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Apr 25

“It’s a great time to be in Information Technology.” While this is a true statement, not everyone clearly understands why (or perhaps, has the fortitude to make it so). In the face of a massive movement to public cloud—by 2020, 92% of world’s workloads will be in cloud—68% in public and 32% in private[1]—many in IT feel their value in the workplace eroding along with their identity. This feeling doesn’t need to be reality. Businesses are changing the way they operate and are transforming to leverage information technology more strategically. IT has a real opportunity to lead this transformation, not let the transformation happen to them. Continue reading »

Apr 25

Presented at CloudNativeCon + KubeCon EU 2017.

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Mar 31


Presented at CloudNativeCon + KubeCon EU 2017.

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Mar 11

Ship with tug (source: tpsdave via Pixabay).

Cloud-native applications are designed to draw upon the performance, scalability, and reliability benefits of distributed systems. Unfortunately, distributed systems often come at the cost of added complexity. As individual components of your application are distributed across networks, and those networks have communication gaps or experience degraded performance, your distributed application components need to continue to function independently.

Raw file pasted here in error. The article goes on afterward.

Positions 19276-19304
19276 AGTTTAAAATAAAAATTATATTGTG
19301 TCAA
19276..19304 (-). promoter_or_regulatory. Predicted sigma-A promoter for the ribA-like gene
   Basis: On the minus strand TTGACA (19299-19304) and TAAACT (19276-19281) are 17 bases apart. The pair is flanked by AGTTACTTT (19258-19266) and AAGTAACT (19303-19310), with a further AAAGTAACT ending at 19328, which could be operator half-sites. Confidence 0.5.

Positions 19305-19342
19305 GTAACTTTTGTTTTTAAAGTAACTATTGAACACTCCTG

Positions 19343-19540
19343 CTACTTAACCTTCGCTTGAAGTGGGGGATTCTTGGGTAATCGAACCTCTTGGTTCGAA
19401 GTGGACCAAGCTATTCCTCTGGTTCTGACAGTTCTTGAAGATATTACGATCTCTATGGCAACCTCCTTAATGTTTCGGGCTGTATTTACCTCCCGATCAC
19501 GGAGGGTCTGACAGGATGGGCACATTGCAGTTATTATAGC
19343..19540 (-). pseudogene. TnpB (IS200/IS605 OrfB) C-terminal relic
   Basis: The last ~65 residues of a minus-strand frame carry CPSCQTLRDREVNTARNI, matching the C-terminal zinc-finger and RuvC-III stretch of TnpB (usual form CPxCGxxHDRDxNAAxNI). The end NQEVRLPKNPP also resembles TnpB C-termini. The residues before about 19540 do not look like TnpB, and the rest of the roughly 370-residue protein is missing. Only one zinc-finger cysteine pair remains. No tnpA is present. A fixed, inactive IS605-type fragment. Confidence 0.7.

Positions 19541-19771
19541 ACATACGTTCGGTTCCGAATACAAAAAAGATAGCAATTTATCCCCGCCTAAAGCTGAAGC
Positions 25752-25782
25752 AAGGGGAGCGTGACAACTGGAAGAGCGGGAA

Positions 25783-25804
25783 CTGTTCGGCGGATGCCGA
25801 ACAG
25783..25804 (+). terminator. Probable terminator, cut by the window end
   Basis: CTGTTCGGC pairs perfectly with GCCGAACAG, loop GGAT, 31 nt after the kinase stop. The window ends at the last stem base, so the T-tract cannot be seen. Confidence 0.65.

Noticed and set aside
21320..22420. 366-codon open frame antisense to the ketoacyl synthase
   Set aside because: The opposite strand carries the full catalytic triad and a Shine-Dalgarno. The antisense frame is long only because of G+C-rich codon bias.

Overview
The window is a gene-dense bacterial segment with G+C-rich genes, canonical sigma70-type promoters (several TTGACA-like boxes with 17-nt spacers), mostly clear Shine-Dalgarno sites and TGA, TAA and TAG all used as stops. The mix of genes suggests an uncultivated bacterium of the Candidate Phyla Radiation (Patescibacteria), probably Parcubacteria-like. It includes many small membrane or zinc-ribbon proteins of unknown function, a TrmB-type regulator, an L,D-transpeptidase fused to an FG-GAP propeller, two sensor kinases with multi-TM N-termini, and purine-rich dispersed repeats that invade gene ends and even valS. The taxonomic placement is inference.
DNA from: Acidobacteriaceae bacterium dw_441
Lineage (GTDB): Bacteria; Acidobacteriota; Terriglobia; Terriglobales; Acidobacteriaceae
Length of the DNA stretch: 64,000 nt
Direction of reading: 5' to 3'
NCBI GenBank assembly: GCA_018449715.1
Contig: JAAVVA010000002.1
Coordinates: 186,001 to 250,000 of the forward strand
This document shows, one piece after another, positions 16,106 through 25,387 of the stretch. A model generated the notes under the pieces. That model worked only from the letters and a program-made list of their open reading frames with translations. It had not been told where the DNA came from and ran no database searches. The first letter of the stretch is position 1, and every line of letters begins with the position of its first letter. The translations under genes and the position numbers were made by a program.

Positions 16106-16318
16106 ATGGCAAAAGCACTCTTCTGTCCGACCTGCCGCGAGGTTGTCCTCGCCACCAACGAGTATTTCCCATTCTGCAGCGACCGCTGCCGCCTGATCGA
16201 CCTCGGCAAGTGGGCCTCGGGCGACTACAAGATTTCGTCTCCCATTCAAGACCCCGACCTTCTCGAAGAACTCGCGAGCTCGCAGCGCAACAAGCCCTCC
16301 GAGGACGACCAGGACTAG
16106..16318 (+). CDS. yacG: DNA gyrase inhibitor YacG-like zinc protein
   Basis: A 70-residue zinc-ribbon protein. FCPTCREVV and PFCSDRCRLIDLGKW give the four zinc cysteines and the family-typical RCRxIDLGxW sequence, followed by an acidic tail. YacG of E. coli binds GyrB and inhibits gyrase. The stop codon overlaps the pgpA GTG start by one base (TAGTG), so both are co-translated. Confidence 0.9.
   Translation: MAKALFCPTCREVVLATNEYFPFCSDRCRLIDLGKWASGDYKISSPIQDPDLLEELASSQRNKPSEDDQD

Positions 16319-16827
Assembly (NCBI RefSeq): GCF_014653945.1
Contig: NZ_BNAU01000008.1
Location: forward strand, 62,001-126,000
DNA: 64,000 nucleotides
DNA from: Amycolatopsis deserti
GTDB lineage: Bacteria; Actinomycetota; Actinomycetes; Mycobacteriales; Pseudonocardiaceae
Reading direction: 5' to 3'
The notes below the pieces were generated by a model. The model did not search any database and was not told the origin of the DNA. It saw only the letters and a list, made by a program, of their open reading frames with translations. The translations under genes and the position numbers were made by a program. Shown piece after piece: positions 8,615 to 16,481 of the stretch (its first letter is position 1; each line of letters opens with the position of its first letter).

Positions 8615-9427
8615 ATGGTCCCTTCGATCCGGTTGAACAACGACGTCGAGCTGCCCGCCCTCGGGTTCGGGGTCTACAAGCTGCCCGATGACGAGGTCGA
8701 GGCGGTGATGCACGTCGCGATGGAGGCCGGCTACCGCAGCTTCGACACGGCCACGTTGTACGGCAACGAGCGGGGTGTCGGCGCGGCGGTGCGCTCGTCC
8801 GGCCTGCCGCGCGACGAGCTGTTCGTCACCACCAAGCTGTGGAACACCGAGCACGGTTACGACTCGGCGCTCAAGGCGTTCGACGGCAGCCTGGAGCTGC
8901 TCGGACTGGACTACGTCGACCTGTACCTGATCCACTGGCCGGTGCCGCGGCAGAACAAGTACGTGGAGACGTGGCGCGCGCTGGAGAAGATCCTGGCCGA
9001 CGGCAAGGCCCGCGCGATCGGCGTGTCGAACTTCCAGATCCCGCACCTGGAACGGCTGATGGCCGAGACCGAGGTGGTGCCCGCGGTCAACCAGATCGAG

To avoid inconsistencies in application state, distributed systems should be designed with an understanding that components will fail. Nowhere is this more prominent than in the network. Consequently, at their core, distributed systems rely heavily on load balancing—the distribution of requests across two or more systems—in order to be resilient in the face of network disruption and horizontally scale as system load fluctuates. Continue reading »

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